More important is knowing how government works, and what impact the policies those in government enact will have on our lives and our community and country.
There is a direct relationship to people’s commitment to volunteerism and their understanding of civics.
Knowing how democracy came to be, how American government is structured and how one can engage in public participation are core elements of a civic education.
How American government compares to foreign governments and the responsibilities of citizens also are important core elements of a civic education.
Opening opportunities for young people to learn these things in real-time is crucial.
Internships in government, volunteer opportunities on political campaigns and with non-profits are extraordinarily valuable tools for young people to experience first-hand what it means to make a direct impact on the quality of life of the community around them.
We should not shy away from the controversy that demanding civic education be a core part of the curriculum for every student in America.
There will undoubtedly be those who voice concern that requiring young people to learn civics is nothing more than an attempt to indoctrinate children with an ideology of one form or another.
A friend of mine shared with me a recent conversation he had with his college bound son.
His son articulated that America, unlike Russia, China or other authoritarian regimes, depends on its citizenry to understand how its government works – how the process functions – and what role they can – and should play – in civic life.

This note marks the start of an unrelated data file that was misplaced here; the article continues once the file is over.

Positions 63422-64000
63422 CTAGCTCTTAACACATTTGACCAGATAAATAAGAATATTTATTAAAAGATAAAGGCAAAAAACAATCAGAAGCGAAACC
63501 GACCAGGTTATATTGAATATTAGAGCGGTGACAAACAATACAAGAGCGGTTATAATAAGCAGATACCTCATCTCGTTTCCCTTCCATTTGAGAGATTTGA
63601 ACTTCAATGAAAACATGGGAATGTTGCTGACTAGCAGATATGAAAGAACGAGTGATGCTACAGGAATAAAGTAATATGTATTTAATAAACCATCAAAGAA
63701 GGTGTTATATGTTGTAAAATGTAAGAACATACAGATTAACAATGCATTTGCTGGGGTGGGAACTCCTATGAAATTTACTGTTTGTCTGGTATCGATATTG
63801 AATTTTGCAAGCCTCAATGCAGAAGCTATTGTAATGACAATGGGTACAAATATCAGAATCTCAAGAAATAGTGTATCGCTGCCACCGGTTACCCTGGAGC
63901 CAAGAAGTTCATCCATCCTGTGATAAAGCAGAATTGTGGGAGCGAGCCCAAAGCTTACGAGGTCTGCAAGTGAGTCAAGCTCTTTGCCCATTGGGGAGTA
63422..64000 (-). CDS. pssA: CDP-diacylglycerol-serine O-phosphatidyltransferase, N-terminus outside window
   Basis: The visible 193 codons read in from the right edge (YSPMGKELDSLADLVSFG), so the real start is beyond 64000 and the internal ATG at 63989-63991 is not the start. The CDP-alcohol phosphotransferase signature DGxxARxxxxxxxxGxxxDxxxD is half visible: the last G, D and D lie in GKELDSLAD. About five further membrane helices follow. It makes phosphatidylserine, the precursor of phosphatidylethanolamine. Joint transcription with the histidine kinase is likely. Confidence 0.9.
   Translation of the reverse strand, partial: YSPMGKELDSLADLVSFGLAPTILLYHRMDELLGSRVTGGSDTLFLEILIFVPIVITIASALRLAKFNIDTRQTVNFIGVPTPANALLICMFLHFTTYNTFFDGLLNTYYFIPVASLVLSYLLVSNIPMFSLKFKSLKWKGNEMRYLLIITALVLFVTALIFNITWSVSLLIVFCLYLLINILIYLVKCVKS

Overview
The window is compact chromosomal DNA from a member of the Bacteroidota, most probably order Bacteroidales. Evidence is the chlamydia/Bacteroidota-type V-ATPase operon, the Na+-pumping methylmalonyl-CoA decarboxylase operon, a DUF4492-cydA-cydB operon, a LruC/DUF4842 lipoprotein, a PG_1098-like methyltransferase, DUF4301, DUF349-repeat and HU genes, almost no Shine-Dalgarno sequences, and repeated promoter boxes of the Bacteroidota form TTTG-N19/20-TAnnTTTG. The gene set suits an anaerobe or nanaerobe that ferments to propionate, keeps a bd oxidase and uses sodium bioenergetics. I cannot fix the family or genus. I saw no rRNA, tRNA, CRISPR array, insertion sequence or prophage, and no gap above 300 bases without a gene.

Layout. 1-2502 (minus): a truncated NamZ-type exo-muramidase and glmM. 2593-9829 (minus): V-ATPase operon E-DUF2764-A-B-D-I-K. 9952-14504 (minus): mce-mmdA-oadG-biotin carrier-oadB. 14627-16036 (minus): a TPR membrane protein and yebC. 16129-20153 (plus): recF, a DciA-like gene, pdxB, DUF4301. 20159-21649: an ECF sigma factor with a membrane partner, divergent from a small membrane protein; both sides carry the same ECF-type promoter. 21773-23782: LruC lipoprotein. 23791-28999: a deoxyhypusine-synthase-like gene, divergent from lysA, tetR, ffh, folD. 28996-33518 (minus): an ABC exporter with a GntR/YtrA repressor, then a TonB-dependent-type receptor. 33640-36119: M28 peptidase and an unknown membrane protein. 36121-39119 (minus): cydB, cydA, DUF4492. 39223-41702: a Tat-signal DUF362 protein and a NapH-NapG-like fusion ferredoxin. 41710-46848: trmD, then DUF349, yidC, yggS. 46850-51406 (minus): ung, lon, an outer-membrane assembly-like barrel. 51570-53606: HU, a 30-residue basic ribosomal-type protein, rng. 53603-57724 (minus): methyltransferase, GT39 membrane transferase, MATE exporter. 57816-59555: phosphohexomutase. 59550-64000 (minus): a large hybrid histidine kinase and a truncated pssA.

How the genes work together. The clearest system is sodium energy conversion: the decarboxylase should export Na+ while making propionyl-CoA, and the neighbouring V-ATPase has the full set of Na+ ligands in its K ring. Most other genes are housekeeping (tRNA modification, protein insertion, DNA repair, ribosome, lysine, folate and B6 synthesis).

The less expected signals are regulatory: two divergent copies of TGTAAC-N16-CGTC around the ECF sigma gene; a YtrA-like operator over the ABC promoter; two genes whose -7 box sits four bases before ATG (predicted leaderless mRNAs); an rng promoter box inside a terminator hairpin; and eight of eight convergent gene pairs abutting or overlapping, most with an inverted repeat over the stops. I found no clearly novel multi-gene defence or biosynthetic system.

Russia, China and other authoritarian regimes depend on their citizens to lack that understanding.
More importantly to the continued existence of their power and authority, they have a vested interest in making sure their citizens are not engaged in civic life.
They know that the more their citizens know the more their citizens will oppose their government and their rule.
Which is one of the basic reasons we should insist on providing our children with a robust civic education.
We should celebrate American Democracy and all that it provides to each and every American. It gives us the freedom to participate in American life, at whatever level we choose.
It also gives each of us the freedom to choose not to participate in American life.
Recently the City Council of St. Louis Park, Minnesota decided to abruptly end the recitation of the Pledge of Allegiance citing the discomfort that many of their citizens would have to being “required” to commit themselves to the flag of the United States of America.
The backlash was immediate, and the City Council ultimately reversed their decision. This was a classic case on an engaged citizenry putting the brakes on an out of touch governing body.
At the core of American civic life is freedom and liberty.
But, the best way, the most complete way, to take full advantage of that is to clearly understand how it all works.
The greatest freedom we enjoy as Americans is having access to the tools and knowledge of how to open up Democracy and all that it promises for each of us.
It’s those tools that have built America.
It’s the tools future generations of Americans will need to sustain it.